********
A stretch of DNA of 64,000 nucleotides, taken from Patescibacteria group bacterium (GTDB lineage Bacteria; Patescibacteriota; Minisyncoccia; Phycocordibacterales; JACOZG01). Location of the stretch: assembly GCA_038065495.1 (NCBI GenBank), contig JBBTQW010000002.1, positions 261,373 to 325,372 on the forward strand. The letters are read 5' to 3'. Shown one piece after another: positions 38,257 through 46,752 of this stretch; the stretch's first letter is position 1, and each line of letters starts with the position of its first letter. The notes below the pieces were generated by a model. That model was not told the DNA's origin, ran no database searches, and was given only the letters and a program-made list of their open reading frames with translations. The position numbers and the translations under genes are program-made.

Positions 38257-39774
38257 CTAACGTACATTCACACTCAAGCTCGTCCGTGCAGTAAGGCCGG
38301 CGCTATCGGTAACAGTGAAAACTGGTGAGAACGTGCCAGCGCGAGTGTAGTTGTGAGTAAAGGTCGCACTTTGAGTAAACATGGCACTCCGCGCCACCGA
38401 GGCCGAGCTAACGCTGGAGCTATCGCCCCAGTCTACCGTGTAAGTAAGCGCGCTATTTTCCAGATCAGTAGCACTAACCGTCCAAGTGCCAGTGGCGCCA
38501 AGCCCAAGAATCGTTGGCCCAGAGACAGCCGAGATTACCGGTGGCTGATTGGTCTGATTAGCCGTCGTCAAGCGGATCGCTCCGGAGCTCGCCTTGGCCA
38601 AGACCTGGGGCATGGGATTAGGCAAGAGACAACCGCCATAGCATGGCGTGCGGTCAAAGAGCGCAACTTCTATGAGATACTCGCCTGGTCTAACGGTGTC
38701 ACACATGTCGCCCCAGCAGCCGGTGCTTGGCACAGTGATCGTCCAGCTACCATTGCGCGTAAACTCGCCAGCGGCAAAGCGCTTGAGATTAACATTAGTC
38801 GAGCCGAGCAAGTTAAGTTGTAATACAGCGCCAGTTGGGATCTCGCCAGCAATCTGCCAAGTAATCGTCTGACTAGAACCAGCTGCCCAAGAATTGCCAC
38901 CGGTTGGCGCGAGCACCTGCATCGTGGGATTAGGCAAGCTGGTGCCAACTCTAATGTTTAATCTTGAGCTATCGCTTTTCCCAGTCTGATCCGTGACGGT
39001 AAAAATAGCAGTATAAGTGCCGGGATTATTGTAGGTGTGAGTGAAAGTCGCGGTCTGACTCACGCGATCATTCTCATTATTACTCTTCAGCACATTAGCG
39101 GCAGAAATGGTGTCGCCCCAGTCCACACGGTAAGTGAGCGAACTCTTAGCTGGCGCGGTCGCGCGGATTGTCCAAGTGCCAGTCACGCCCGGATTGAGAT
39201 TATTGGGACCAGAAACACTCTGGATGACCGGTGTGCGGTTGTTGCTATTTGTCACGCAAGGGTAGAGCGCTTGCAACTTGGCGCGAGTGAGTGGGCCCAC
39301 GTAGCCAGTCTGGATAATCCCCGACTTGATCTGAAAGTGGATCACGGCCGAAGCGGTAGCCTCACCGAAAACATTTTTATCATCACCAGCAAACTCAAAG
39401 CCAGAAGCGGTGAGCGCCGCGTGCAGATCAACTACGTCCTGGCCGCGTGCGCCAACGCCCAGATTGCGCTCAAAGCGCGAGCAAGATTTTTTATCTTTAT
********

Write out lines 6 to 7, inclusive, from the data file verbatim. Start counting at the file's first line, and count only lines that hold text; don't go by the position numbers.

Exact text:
38501 AGCCCAAGAATCGTTGGCCCAGAGACAGCCGAGATTACCGGTGGCTGATTGGTCTGATTAGCCGTCGTCAAGCGGATCGCTCCGGAGCTCGCCTTGGCCA
38601 AGACCTGGGGCATGGGATTAGGCAAGAGACAACCGCCATAGCATGGCGTGCGGTCAAAGAGCGCAACTTCTATGAGATACTCGCCTGGTCTAACGGTGTC